Charlie Johns, a contemporary American, mysteriously wakes up in a posthuman future, the apparently utopian society of Ledom (‘model’ backwards). It is home to homo sapiens’ replacements, an androgynous species possessing both male and female genitals. As devoted to the principles of process and change as they are to their children (who symbolise the future and thus change), they live lives of fulfilment and repose. They transported Charlie through time so he can learn about them and offer an ‘objective’ view on their culture and society. Or so he is led to believe…
Interpolated between the chapters charting Charlie’s adventure are shorter ones depicting the life of contemporary suburbanites Herb and Jeanette Raile, and their children, Davy and Karen. These contrapuntal chapters offer sharp satiric insights into gender roles, sexual politics and mores, consumerism, competition, materialistic Protestantism, social hierarchies and child-rearing. Although their tone is very different from that of the Ledom chapters, they offer an essential counterbalance to the more traditionally utopian method of Charlie’s story.
John Clute described Venus Plus X as the novel which
bravely came as close to a traditional utopia as any US genre-sf writer had approached before the efforts of Mack Reynolds.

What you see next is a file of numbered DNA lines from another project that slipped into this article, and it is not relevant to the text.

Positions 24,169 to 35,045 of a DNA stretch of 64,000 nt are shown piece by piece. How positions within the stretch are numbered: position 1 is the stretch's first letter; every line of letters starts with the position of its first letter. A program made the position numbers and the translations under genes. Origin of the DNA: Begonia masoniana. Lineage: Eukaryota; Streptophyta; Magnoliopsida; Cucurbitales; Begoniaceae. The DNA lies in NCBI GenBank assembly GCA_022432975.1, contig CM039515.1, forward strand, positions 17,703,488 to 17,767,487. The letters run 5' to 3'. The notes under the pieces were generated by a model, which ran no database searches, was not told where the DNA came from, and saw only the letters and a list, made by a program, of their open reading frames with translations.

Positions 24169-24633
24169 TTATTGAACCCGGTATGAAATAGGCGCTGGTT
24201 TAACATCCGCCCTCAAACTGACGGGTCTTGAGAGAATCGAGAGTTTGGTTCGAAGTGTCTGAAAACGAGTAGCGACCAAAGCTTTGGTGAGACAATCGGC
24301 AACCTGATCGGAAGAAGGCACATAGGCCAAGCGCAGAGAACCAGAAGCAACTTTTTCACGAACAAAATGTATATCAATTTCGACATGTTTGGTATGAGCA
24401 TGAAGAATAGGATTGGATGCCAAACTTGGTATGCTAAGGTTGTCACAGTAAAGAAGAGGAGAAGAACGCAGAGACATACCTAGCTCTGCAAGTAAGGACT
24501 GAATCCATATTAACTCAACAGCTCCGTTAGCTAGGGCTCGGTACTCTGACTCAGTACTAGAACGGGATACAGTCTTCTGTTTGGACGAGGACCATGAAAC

This tension – between the utopian guided tour and genre sf’s predominantly action-adventure format – is perhaps most evident in the closing pages of the novel in which a cognitive breakthrough (of sorts) piles fresh revelation on fresh revelation, casting much of what has gone before in a fresh light. A similar tension is effectively balanced in the tonal differences between the Ledom and suburban chapters. Because the utopian form requires expository dialogue to interpose between the utopia and the visitor (including the reader), there is always overt commentary in place of the effect of direct perception. Consequently, in depicting suburban America, Sturgeon is faced with the option of an apparently realistic vision or an expository technique which would parallel (without replicating) the technique used to depict Ledom. Sturgeon’s turn to the satiric, which had become increasingly commonplace in 1950s US magazine sf, is in many ways the more satisfactory method of reconciling the traditional utopian with genre sf, not least of all because it keeps them in constant tension and balance. Venus Plus X, like Ledom, is about ‘passage’ (107) and ‘dynamic imbalance’ (108).